Keratoconus

Fort Worth Eye Center - Keratoconus Fort Worth TX

Treating

Keratoconus

Keratoconus is a condition that affects your cornea, the dome-shaped, clear part of your eye. Keratoconus causes the thinning of the cornea and bulging outward from the natural round shape of the cornea into a cone shape, resulting in blurry vision, light sensitivity, and other vision problems. Visual correction of keratoconus is usually optimized with contact lenses and not glasses. Our team of optometry professionals is happy to provide the Fort Worth community with proper treatment for this eye ailment.

Fort Worth Eye Center - Keratoconus Fort Worth TX

Common

Symptoms

Worsening vision

Cloudy vision

Blurred vision

Distorted vision

Bright light sensitivity

Glare sensitivity

Problems with night driving

Frequent changes in lens prescriptions

Risk Factors

The exact cause of keratoconus isn’t entirely clear. However, 1 in 10 people with this eye condition has a parent with keratoconus. Complications that can develop from the progression of keratoconus include cornea scarring and worsening vision problems. You may eventually need a corneal transplantation if it’s left untreated. While anyone can develop keratoconus, certain factors increase your risk of having it. Examples include:

  • Vigorous eye rubbing
  • Family history of keratoconus
  • Environmental factors causing hay fever or asthma
  • Connective tissue disorders (Marfan Syndrome and Ehler’s-Danlos Syndrome)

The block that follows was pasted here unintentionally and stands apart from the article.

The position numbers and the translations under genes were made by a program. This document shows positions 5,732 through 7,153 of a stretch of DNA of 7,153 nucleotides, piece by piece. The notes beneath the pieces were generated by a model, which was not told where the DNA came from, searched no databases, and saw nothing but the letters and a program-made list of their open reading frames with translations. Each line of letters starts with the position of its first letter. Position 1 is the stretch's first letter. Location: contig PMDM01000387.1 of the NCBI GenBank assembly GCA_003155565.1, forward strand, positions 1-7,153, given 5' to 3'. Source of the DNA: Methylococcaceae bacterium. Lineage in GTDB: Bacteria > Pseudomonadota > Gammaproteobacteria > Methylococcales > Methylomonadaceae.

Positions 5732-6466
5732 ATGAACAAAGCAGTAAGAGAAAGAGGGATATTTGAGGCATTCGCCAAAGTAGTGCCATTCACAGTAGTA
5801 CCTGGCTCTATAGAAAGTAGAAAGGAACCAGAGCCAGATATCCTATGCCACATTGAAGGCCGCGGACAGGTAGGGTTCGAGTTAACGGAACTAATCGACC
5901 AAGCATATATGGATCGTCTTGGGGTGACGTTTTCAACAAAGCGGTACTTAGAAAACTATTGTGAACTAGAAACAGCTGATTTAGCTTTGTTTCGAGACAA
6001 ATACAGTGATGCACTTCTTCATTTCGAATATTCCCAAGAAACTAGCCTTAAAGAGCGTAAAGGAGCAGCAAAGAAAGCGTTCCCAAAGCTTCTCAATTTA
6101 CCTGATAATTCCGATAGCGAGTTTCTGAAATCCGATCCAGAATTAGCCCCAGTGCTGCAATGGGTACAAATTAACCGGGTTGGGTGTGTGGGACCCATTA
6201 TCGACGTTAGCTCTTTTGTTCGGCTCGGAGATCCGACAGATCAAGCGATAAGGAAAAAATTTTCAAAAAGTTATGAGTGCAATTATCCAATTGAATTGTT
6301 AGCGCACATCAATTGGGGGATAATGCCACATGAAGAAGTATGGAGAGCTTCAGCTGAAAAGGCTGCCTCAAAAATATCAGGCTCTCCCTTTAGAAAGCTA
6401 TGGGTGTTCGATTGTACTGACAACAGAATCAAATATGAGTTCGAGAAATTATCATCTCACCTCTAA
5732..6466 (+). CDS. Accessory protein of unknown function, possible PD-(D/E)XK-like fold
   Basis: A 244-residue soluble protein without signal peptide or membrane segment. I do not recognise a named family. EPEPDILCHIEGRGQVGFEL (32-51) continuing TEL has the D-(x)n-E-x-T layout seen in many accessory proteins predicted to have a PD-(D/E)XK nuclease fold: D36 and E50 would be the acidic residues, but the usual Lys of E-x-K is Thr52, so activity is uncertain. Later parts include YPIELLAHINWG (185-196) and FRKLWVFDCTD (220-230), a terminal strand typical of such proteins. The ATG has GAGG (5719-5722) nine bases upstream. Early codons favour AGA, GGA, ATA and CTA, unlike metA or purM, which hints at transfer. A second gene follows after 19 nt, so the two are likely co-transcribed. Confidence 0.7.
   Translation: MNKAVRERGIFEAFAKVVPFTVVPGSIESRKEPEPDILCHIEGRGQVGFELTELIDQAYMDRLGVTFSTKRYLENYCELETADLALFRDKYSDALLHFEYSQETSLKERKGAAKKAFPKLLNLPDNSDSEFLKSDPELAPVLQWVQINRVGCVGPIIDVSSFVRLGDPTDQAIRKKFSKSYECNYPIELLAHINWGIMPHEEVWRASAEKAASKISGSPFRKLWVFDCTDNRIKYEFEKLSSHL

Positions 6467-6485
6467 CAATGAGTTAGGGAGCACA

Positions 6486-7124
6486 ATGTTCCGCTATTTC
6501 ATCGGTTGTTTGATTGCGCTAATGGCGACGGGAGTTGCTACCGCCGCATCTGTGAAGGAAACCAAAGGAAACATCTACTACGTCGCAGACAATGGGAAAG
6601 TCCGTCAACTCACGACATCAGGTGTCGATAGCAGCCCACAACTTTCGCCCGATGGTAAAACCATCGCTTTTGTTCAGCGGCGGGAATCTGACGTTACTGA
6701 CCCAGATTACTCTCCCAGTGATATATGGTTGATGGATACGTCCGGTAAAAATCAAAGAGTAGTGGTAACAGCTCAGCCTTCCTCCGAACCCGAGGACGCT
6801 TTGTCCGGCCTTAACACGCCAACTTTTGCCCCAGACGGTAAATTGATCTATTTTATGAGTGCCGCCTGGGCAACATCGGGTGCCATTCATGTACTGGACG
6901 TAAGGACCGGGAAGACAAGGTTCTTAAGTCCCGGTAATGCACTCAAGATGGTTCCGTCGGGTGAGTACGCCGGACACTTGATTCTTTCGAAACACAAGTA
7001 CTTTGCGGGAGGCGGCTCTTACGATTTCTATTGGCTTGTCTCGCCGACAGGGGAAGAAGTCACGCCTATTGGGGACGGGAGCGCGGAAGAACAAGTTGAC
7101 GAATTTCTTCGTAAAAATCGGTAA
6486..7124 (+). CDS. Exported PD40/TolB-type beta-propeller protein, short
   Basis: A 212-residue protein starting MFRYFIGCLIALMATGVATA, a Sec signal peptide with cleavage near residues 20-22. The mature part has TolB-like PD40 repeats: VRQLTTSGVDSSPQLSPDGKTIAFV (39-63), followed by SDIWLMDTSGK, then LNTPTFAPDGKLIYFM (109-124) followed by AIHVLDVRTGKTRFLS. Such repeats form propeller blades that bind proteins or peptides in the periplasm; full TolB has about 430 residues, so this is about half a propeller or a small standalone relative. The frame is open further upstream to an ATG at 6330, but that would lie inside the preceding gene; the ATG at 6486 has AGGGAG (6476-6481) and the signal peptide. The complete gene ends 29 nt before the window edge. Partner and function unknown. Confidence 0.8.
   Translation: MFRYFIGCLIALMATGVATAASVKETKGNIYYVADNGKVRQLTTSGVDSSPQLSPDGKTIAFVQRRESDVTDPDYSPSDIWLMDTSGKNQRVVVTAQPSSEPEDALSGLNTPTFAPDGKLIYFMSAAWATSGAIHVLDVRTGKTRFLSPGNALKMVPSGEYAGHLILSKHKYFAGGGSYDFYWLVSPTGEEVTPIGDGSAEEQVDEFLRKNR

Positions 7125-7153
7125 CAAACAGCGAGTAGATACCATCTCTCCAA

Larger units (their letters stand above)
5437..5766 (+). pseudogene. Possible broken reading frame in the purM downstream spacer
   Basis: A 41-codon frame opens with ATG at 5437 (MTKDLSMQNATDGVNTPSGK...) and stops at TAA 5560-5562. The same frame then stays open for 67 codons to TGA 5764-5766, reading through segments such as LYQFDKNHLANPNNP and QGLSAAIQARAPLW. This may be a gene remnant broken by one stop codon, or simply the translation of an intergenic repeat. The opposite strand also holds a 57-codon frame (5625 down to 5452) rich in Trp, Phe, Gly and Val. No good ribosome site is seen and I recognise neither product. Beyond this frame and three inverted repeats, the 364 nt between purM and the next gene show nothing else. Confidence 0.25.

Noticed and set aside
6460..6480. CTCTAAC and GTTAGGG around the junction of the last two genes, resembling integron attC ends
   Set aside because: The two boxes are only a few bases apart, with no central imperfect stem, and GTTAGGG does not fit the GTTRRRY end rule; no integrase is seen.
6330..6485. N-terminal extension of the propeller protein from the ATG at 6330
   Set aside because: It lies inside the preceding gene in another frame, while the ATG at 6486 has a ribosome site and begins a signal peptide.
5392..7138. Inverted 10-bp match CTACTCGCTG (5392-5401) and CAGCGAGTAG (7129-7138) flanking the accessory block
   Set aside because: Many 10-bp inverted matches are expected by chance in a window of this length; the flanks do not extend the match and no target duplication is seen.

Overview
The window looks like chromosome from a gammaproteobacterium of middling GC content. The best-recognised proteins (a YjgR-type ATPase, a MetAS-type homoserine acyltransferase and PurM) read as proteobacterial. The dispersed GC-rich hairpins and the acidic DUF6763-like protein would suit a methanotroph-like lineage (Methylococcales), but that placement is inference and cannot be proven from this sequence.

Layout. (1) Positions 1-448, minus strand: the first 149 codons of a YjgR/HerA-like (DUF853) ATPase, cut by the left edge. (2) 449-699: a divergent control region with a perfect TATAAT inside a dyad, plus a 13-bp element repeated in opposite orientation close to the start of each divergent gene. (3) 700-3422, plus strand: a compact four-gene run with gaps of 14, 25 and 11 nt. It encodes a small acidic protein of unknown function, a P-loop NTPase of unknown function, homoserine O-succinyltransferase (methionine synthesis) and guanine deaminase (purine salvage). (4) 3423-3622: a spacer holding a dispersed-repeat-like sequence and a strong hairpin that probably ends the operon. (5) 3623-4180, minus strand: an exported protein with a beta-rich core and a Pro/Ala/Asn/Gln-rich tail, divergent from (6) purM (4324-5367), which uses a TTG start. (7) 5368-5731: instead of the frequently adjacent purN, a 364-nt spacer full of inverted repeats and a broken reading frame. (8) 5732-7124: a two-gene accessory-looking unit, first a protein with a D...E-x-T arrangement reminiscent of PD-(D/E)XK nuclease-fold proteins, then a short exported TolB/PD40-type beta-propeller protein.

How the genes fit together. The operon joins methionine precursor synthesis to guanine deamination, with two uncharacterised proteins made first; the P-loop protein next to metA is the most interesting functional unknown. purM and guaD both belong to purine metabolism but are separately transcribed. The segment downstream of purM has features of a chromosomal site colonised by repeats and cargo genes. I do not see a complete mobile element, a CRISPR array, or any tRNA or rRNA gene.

• Atopic dermatitis

Diagnosing

Keratoconus

To determine if you have keratoconus, your eye care professional will discuss your symptoms and medical history. Then they conduct a comprehensive eye exam, assess your vision, and may complete specialized tests to evaluate the shape of your cornea, also known as corneal topography mapping.

Treatments

Treatment of keratoconus depends on the severity of your condition. Your specialist might recommend:

Vision Correction Lenses

Some patients with keratoconus are able to achieve adequate vision with glasses. Other patients may require medically necessary contact lenses such as scleral or hybrid contact lenses.

Corneal Collagen Cross-Linking

Corneal cross-linking (CXL) is a procedure that is used to strengthen the bonds of collagen fibers in the cornea with ultraviolet (UV) light and riboflavin. This helps slow and or stop the progression of the cornea. Note, this is not a cure nor will it reverse the current effects of keratoconus.

Surgery

In very advanced keratoconus cases where eyeglasses and scleral contact lenses do not improve vision significantly, a corneal transplant may be required. After the transplant, some patients are able to see without eyeglasses or scleral contact lenses and others still require them.

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